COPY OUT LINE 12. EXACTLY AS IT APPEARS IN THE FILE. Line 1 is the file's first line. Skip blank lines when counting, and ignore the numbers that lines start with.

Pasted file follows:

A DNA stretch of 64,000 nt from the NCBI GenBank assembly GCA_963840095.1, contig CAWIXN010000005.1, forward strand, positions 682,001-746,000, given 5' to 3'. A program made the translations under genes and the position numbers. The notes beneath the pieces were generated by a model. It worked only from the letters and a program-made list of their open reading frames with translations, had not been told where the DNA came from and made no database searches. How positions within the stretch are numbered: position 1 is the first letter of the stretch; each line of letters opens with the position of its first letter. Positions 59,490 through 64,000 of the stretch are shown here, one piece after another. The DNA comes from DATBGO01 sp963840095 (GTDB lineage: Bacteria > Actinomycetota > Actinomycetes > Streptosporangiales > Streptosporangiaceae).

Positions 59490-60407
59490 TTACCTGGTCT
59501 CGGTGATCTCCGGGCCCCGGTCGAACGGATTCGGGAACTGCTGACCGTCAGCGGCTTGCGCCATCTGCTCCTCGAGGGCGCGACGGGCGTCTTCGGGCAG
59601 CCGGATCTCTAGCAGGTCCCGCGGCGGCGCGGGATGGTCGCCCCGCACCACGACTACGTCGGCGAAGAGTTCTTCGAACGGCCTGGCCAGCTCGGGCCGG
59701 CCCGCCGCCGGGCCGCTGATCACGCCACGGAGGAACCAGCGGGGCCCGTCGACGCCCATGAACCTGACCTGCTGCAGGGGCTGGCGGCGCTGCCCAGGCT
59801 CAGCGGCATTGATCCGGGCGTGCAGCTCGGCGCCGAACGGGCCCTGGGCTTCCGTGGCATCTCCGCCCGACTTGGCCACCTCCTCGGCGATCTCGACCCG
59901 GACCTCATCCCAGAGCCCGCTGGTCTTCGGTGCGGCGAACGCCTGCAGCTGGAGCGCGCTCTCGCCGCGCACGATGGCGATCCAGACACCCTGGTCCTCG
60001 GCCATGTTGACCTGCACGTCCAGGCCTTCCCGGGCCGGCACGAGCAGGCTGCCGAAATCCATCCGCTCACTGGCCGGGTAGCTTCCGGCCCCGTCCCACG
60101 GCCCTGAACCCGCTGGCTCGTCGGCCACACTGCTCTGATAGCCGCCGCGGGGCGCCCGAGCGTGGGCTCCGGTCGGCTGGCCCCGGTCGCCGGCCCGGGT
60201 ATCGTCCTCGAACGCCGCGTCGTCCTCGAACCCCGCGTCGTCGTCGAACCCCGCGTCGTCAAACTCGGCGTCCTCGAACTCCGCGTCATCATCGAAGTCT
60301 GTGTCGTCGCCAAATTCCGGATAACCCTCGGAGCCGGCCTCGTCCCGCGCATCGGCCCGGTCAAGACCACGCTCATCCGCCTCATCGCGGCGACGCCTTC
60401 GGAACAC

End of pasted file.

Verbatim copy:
60301 GTGTCGTCGCCAAATTCCGGATAACCCTCGGAGCCGGCCTCGTCCCGCGCATCGGCCCGGTCAAGACCACGCTCATCCGCCTCATCGCGGCGACGCCTTC